It really is no one else’s business how you’re going to be paying for the wedding, but unfortunately some people still ask. Answer back with a question like, “Why do you ask?” or laugh it off by saying “Why, are you offering? We’re accepting donations.” – that ought to get the point across.
Again, when it comes to weddings people seem to think asking about money is completely okay. It’s up to you who you want to share this information with, but more often than not it only goes two ways: either said person will think you’re being snobby and spending too much, or being tacky and spending an embarrassingly low amount. You could always just stick with answers to the previous question. Or, you could say something along the lines of, “I’m not too sure yet – we still haven’t decided on everything/we’re still planning.”
However, if one of your friends or someone else in the same boat as you is asking then you might help them out a bit – maybe you two can share some tips between each other.
Either they mean it as a joke, or are generally cynical – but these questions get asked surprisingly often. You can always smile and laugh it off, you don’t need to justify your relationship to people. Answering politely can also work – “I’m sure he’s the one, otherwise I wouldn’t be marrying him!” or “Yes, but I’m hoping we’re in the 50% that work out”.
Ah, the dreaded question for some. You’re barely engaged and the questions start popping up as if it’s everyone’s business. Your answer would depend on who’s asking (someone you don’t know that well or your parents?), but if it’s something you’re really not comfortable with discussing then you can always just say “When we’re ready”. Alternatively, you could let the person know you’re not entirely comfortable talking about it at such an early stage. Humor may also work; laugh it off by saying “I think we need to actually be married first”.
If you’re having a big wedding and allowing guests to bring dates, then this isn’t really an issue. But couples having smaller weddings with a strict budget might not want extra people at the wedding – especially people they don’t know. Maybe sticking to strict standard (such as only couples who having been dating for 3 months+ are allowed to bring a date) can help. Otherwise, just let the person know that it’s a small, intimate wedding or that you’ve already reached the maximum number on your guest list.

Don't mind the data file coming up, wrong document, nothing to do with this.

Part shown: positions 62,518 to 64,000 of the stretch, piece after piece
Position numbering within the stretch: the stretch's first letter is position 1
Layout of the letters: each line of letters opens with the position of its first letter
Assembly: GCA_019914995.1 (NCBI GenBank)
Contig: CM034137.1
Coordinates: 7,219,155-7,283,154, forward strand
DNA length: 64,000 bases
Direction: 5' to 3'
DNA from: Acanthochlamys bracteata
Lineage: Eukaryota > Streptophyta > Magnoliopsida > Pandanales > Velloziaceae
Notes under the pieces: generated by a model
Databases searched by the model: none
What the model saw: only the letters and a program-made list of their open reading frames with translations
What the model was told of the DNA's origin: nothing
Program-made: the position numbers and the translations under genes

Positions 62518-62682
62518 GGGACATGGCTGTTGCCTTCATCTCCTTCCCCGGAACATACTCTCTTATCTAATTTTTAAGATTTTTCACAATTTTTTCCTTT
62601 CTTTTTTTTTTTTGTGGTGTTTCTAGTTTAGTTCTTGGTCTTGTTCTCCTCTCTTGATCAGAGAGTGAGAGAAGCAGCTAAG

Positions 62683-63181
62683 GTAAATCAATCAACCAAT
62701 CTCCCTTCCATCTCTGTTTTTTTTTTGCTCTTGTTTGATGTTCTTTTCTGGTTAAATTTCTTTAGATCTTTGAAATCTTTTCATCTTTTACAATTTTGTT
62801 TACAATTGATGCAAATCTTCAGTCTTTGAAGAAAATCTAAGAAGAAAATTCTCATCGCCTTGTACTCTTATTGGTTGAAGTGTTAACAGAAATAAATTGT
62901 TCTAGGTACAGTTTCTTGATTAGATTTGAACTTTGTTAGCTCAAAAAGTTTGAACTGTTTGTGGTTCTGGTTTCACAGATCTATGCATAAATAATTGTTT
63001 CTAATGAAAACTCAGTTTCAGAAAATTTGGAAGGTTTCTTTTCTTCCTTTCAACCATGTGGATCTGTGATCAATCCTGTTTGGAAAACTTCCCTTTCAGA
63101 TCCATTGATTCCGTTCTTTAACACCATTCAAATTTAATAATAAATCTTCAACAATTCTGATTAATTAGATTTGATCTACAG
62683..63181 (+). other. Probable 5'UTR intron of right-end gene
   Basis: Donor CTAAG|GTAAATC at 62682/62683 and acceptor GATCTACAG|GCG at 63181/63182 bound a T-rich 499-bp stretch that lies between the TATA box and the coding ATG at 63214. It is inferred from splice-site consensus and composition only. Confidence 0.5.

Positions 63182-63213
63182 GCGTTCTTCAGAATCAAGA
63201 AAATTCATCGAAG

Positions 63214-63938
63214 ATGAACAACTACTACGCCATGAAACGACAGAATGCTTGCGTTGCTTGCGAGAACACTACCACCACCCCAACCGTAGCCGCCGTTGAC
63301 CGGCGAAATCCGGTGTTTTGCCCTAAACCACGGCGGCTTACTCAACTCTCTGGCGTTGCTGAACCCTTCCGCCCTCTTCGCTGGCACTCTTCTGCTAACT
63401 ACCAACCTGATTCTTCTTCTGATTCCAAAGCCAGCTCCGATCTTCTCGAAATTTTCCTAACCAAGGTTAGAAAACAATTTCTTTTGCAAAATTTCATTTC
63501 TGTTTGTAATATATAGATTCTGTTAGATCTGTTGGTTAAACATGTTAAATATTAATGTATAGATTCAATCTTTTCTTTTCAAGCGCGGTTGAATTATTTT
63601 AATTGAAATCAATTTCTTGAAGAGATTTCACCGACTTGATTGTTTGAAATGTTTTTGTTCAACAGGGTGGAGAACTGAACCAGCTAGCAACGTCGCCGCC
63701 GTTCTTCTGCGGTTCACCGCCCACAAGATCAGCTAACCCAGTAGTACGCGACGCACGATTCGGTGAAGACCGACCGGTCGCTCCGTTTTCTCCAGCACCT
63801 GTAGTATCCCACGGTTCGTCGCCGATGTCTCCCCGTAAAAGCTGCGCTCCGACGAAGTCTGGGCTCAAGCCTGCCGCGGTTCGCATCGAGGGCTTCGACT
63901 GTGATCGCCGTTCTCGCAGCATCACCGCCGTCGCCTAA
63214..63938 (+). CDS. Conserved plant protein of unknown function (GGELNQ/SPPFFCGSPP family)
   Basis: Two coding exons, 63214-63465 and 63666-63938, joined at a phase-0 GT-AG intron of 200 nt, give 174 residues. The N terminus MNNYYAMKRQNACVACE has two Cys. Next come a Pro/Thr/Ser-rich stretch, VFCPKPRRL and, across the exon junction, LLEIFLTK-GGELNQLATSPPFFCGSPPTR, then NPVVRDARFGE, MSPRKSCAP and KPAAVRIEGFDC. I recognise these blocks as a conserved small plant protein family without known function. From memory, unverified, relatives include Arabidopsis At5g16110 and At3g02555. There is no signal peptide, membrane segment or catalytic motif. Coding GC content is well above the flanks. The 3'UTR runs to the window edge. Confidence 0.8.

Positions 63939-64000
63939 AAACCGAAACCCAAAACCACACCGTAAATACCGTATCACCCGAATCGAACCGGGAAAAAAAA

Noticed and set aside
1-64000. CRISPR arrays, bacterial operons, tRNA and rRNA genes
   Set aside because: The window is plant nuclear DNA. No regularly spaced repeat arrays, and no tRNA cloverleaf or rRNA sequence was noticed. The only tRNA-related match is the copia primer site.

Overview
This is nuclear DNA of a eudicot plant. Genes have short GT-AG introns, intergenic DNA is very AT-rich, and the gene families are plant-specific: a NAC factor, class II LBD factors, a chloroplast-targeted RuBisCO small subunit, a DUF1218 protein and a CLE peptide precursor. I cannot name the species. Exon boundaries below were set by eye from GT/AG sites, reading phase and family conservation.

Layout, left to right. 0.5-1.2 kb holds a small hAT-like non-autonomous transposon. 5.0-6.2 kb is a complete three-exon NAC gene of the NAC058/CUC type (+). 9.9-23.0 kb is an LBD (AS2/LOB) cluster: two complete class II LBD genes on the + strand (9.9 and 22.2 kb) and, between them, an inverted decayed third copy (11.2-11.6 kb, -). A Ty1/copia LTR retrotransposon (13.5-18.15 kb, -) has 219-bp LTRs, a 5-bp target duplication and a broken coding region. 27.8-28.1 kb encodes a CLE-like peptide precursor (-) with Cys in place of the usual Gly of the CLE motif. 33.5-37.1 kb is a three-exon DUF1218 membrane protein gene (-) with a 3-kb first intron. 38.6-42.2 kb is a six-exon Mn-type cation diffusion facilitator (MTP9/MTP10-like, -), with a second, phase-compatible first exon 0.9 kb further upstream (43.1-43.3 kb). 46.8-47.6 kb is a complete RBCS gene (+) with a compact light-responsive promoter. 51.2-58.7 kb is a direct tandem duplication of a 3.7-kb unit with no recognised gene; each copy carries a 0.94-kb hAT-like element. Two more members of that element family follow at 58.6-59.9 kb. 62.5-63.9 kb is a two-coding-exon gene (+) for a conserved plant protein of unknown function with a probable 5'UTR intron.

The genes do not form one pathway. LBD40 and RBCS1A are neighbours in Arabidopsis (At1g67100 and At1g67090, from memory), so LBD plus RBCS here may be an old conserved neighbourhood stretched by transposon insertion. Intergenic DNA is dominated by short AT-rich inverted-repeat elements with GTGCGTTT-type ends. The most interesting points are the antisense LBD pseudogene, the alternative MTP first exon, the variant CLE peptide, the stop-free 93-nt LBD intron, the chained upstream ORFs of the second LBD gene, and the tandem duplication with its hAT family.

Guest lists can be long and frustrating at times, especially for those having a more intimate ceremony and if you haven’t finished planning yet, this is a hard question to answer. If it’s someone that is definitely invited, it’s good to give them a heads up, but if you haven’t decided yet, you could say something like, “Oh, we haven’t even thought about guest lists yet!”. On the other hand, if invites have already gone out and the person asking isn’t getting one, it can be a little awkward. But being truthful and saying, “I’m so flattered that you want to attend but unfortunately, we’re having a small wedding with just close family and friends.” Maybe you and/or your partner have huge families that take up most of the guest list – let the person asking know this.
Again, it’s difficult to know the answer to this if you’re still in the planning stage. Never give someone a straight-up answer at this stage because you may have to end up changing your guest list. It’s worse if it’s an estranged family member, such as a parent you’re not close to. If you know for sure you won’t be inviting that certain person, you could respond by saying “We haven’t finalized the guest list yet – but it’s going to be a small wedding with just close family.” Or simply, “I’d rather not discuss that right now.”
Again, if the answer is yes then you’re already set. Otherwise, it can be quite awkward. Your response could be something such as, “We’ve chosen a small bridal party but I’m so excited for you to celebrate with us!” It sounds a little harsh, but there really is no easy way to answer such a blunt question politely. If the person doesn’t live close-by or is always busy you can always let them know that there are a lot of fittings, meetings and requirements that you would need from them and you can’t ask them to do all that. You could always just be straightforward and let them know that you aren’t particularly close to that person and have chosen only close family and friends to be the in the bridal party.
Why some people would want to wear white to a wedding if they aren’t the bride is strange to me – but people do ask. If you’re fine with it, then that’s perfectly fine and you should let your guests know its okay. But if you’re not comfortable with this (and it’s alright not to be – it is your big day after all), just let them know – “It’s so nice of you to ask, and normally it wouldn’t be an issue, but I would really prefer if you didn’t wear the same colour as me on my wedding day.” Hopefully, they understand.
It doesn’t seem like such a bad thing when someone is interested in how the planning process is going – but once you get asked the same questions a thousand times it can start to get a little annoying. It’s always good to start planning early but if you’ve just gotten engaged it can be a bit stressful to have people keep reminding you of everything you just “have to do right away”. If the answer to their question is yes, then that’s simple enough. Otherwise, just let them know, “No, not yet. But I’m working on it”.
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